Former Director, Forest Health Protection (Retired), U.S. Department of Agriculture Forest Service, Southern Region, Atlanta, GA 30367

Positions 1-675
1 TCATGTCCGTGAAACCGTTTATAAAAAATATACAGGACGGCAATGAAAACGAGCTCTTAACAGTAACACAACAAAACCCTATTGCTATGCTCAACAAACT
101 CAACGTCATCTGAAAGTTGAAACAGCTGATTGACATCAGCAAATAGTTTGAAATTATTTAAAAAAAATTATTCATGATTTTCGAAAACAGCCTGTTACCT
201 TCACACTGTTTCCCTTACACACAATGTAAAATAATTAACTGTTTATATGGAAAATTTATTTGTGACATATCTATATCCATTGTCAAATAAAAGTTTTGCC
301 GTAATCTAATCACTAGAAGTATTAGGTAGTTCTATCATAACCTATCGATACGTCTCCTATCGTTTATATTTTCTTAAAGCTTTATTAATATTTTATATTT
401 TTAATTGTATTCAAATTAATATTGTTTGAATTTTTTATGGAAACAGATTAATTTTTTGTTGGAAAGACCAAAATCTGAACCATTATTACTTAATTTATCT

The forest landscape of the United States has changed over time, as has public concern for the trees, water, and wildlife. Early in the history of the United States, forests were viewed as an encumbrance and an inexhaustible resource, used to meet the needs of a growing nation. Around 1900, it became clear that old approaches were not sustainable and forest pathology saw its beginning. Annual lumber production increased from 5.4 billion to 44.5 billion board feet. Forest pathologists were called upon to help manage forests for a variety of products, with a focus on decays of wood and wood products. Projection of timber famine stirred public concern, and a number of laws were enacted to deal with the issue. Pathologists were called upon to deal with many of the issues associated with intensive management, and new pests such as chestnut blight and white pine blister rust demanded attention. Then pathologists were called upon to help manage for multiple benefits, and the issues became more complex. Pests such as mistletoes, root diseases, rusts, nursery pests, and urban pests presented new challenges. Concepts such as landscape level assessments, ecosystem management, and multiple-use led to the management of forests to provide for a complex variety of needs. Management objectives vary across the landscape, and pathologists find themselves working with managers who want to maximize fiber production, those that manage areas set aside for special purposes, and all combinations in between. Issues such as acceptable levels of pests, nonnative invasive species, landowner values, visual and watershed quality, and best management practices must be considered in an ever-changing landscape.